Hilary McGrath is a language teacher and amateur flutist, who lives in Gascony, France. She studied languages at Dublin City University and creative writing with Éilís Ní Dhuibhne. She won the Writing West Midlands Short Fiction Competition 2013 with her story Kalashnikov for shoes, and her work has also featured on Irish Radio.
Just working on my tan…
Nathalie was the success-story from our year in school. I lost touch with her for a long time, but found her a few years ago on Facebook, and check up on her from time to time. I should have contacted her; we used to be great friends and just drifted apart.
The last time she updated her Facebook page was a few days ago. ‘Just working on my tan!’ She looked great, in a bikini top on the ski slopes, with a perfect figure, toned muscles, no flab like me. Oodles of après-ski photos too; lots of people having lots of fun.
When Nathalie took a year out in Australia, I was knee-deep in nappies. When she was working in Geneva, I made the huge leap into stay-at-home-motherhood. When there was a full-page article about her in the Irish Times, I was working part-time in the local supermarket.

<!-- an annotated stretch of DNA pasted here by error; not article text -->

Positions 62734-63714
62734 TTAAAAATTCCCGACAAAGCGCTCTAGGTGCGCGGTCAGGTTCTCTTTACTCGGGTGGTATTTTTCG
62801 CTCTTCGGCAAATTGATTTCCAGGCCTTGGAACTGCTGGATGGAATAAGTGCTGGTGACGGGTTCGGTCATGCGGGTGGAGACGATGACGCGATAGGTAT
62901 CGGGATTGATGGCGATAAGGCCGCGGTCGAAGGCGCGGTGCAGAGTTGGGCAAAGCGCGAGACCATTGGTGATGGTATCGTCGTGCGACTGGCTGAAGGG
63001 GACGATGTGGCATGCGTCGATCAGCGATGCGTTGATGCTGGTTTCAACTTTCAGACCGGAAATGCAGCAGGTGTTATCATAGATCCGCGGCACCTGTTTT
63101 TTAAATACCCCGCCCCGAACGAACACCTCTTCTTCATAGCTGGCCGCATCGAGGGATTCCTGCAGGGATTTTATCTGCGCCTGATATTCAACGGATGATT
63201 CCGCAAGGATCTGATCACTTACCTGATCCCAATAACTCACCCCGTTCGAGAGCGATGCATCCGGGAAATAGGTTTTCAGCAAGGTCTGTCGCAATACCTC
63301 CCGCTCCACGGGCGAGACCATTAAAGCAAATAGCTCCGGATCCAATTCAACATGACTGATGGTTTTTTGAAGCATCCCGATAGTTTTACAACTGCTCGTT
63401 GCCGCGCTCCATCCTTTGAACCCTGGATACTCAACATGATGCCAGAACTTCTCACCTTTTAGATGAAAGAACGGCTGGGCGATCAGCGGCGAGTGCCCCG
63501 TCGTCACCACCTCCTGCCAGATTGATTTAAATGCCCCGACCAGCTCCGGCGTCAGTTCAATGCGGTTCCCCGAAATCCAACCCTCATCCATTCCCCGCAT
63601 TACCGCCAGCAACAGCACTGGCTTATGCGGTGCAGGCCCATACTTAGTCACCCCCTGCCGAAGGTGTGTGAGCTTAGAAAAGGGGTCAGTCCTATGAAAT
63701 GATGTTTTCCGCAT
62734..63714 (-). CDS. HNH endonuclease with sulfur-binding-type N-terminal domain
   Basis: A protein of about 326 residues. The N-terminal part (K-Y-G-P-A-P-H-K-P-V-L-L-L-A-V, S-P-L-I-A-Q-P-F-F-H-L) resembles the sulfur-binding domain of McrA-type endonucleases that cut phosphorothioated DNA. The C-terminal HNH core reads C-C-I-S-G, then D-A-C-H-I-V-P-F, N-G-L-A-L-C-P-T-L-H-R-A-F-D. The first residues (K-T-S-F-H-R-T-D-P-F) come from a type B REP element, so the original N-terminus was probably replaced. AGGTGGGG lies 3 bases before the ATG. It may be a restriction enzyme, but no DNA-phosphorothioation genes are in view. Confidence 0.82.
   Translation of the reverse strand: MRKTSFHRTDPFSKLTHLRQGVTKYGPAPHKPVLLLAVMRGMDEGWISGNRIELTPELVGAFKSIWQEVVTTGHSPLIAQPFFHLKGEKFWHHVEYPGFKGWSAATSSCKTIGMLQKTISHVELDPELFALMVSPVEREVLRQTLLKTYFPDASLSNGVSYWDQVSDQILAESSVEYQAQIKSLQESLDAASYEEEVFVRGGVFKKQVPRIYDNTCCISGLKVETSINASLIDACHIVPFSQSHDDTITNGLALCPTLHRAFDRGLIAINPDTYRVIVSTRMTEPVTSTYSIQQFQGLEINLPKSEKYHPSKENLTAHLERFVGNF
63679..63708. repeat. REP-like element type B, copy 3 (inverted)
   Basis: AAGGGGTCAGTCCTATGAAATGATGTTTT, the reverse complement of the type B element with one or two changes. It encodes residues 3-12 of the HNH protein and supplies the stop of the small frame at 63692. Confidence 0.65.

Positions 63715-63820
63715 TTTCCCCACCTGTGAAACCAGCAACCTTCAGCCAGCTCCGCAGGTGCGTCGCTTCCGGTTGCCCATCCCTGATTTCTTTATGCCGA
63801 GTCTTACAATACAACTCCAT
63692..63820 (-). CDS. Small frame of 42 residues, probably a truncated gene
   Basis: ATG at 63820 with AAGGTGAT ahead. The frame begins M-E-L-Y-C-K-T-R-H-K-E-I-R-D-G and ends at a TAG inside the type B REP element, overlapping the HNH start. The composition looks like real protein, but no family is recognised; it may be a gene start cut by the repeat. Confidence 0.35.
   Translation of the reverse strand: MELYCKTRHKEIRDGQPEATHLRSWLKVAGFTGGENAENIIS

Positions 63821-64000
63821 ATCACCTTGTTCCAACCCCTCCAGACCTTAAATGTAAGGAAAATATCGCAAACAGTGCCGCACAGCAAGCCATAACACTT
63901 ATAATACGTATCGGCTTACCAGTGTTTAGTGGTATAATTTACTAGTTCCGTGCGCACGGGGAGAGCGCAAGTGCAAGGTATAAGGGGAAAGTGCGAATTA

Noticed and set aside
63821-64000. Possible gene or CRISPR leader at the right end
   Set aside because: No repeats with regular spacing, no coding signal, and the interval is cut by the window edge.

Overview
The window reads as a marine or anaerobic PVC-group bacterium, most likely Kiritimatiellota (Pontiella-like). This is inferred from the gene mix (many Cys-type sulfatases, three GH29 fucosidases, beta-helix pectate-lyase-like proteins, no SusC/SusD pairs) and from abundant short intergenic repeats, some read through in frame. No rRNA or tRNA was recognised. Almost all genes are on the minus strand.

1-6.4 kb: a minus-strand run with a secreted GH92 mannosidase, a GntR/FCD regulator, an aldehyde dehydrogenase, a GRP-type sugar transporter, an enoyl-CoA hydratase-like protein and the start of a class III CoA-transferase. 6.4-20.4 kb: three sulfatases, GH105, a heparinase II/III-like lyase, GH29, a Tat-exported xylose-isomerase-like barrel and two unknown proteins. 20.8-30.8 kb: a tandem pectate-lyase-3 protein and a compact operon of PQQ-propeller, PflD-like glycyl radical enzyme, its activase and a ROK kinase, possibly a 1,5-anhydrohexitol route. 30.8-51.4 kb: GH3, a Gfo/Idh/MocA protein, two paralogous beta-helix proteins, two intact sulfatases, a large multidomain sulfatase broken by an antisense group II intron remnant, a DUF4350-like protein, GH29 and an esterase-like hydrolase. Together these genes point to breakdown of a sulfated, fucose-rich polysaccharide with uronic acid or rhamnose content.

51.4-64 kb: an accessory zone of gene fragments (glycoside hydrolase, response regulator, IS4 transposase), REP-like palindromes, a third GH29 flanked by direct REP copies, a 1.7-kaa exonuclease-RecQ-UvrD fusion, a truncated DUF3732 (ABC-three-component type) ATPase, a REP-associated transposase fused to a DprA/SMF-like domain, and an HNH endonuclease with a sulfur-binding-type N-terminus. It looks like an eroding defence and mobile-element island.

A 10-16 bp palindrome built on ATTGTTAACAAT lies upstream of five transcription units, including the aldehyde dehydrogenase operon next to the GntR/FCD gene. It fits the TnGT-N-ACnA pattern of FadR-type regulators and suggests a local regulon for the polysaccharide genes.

I was the smarter one, but she was more outgoing and ambitious, as it turned out. I was a little jealous of her, if I must be honest. What does it matter now anyway?
Today I went to update my own page, when I saw all the messages of love and sorrow on Nathalie’s profile. They was an undercurrent; something they weren’t saying. I think she killed herself. How could that be possible?
Another girl put up a photo of Nathalie when she was at school. I was in it; the day we won the basketball final. After that year I lost her from my life.
I wonder if I have any photos of Nathalie. I doubt it. The ones I have on Facebook are more recent: there’s one at my sister’s wedding in June—we all looked so happy. Then there’s the picture of Kate’s fourth birthday party, and a cheeky Sam with chocolate all over his face. Does my life look as full as Nathalie’s to other people? There are no photos of my house looking like a bomb hit it, no photos of my tear-streaked face after Jim walked out.
I decide not to post a message. What’s the point if I didn’t bother when she was alive?
My photos have finished transferring from my camera. My mind clicks back to the purpose of my logging on. There’s photo I want to upload—a good one at last week’s Christmas party. I was out socialising for the first time since Jim left me. I’m laughing in the picture. I look happy. Maybe even sexy? I hope Jim sees it.